DETROIT — Ford Motor Co. gave a preview of its battery-powered F-150 on Tuesday during a visit by President Joe Biden to promote his administration's $2 trillion infrastructure plan that would encourage development of electric vehicles.
Ford parked the F-150 Lightning, which it plans to fully reveal Wednesday evening, behind Biden during his remarks at the automaker's new $700 million Rouge Electric Vehicle Center in Dearborn, Mich., that will assemble the truck. Following his speech, the president made an unscheduled pit stop to drive a prototype on a Dearborn test track.
“This sucker’s quick,” Biden said as he pulled up to reporters while driving the Lightning with a member of the Secret Service in the passenger seat. He had joked earlier in the day he wanted to sneak off to a track.
Executive Chairman Bill Ford had earlier promised Biden, a noted car fan who has a classic Chevrolet Corvette, that the Lightning would "give your Corvette a run for its money."
"Thank you for showing how we win the competition for the 21st century," Biden said. “The future of the auto industry is electric; there’s no turning back.”
Ford said the F-150 Lightning behind Biden was a "sneak preview" of what was to come during the official reveal Wednesday night. The gray prototype looked different from the gasoline model, featuring a light bar running across the entire front of the vehicle and a closed grille.
Before his speech, the president received a tour of the center from Executive Chairman Bill Ford, CEO Jim Farley and other top executives.
Ahead of Biden's visit, the administration on Tuesday unveiled details of a $174 billion EV plan that proposes cost-sharing grants to support new high-capacity battery facilities in the U.S. and which would provide incentives for companies to build EVs in the U.S. using good labor practices. The EV plan is part of the administration's $2 trillion infrastructure proposal.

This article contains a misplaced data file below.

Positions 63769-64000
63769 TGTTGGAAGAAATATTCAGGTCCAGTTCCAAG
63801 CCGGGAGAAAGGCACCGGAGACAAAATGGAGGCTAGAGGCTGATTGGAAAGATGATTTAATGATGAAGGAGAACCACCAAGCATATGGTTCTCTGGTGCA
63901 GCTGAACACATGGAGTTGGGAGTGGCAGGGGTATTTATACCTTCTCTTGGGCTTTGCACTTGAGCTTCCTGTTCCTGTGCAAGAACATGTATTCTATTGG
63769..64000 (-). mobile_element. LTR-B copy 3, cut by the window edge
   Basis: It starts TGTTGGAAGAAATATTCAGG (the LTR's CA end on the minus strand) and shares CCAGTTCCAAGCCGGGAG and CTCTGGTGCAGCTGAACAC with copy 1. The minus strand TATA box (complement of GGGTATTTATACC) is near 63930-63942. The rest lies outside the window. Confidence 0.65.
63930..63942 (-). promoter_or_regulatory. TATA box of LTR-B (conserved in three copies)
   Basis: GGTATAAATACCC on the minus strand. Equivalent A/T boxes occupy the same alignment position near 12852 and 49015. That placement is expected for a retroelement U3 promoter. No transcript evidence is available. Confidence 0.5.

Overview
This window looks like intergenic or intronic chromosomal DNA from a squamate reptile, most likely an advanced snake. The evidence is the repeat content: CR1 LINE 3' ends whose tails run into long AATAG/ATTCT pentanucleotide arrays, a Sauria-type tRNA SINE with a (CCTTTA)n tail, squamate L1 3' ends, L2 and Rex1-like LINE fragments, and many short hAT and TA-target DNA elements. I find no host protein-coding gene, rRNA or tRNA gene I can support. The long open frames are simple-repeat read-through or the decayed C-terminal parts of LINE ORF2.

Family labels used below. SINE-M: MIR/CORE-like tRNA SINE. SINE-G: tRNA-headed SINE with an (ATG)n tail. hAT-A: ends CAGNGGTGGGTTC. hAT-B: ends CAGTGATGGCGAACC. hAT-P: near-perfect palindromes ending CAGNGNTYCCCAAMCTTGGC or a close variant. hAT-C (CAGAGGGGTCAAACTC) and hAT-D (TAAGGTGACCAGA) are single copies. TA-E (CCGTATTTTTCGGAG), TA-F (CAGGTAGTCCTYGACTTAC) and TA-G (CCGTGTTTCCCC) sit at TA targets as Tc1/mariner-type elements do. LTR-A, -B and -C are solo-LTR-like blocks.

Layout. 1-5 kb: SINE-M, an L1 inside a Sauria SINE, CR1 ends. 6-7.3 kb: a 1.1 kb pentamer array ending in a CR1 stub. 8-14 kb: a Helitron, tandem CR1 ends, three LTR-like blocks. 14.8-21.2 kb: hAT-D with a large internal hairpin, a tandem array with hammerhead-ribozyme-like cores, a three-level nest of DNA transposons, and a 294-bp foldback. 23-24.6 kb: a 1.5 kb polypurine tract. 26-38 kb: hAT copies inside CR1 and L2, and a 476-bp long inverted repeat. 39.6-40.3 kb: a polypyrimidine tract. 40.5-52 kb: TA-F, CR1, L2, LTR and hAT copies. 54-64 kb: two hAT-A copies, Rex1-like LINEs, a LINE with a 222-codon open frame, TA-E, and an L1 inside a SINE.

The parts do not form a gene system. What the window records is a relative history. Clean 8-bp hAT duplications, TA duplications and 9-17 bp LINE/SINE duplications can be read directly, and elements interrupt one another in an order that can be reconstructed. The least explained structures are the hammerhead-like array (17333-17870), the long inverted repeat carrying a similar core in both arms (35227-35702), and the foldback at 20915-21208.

"We know these kinds of federal investments work," Biden said.
Ford hopes its F-150 Lightning can continue the sales dominance of its bestselling gasoline model and win over buyers skeptical of electric powertrains.
"Too many people hear the word 'electric vehicle' and think it's a frou-frou product," Rep. Debbie Dingell, D-Mich., told Automotive News ahead of Biden's visit. "This isn't a frou-frou product. This is a vehicle men and women are going to want to drive."
The F-150 has been the nation's top-selling pickup the past 44 years, and the bestselling vehicle overall the past 39 years. Studies have shown that F-Series trucks alone generate more revenue than major corporations such as McDonald's, Nike, Coca-Cola, Visa and Netflix.
Ford executives, including Farley and Kumar Galhotra, head of North America and the International Market Groups, showed Biden details on how the vehicle will be made.
"I'll be damned," he said when viewing one of the factory's machines.
The president may have let slip some details about the vehicle ahead of its reveal.
He noted that Ford told him the battery weighed 1,800 pounds. And when he was driving the pickup, he said the car goes 0-to-60 in about 4.4 seconds. When he asked a Ford representative for clarification on the exact number, the rep said the info won't be made public until the official reveal tomorrow and laughed.
Audrey LaForest contributed to this report.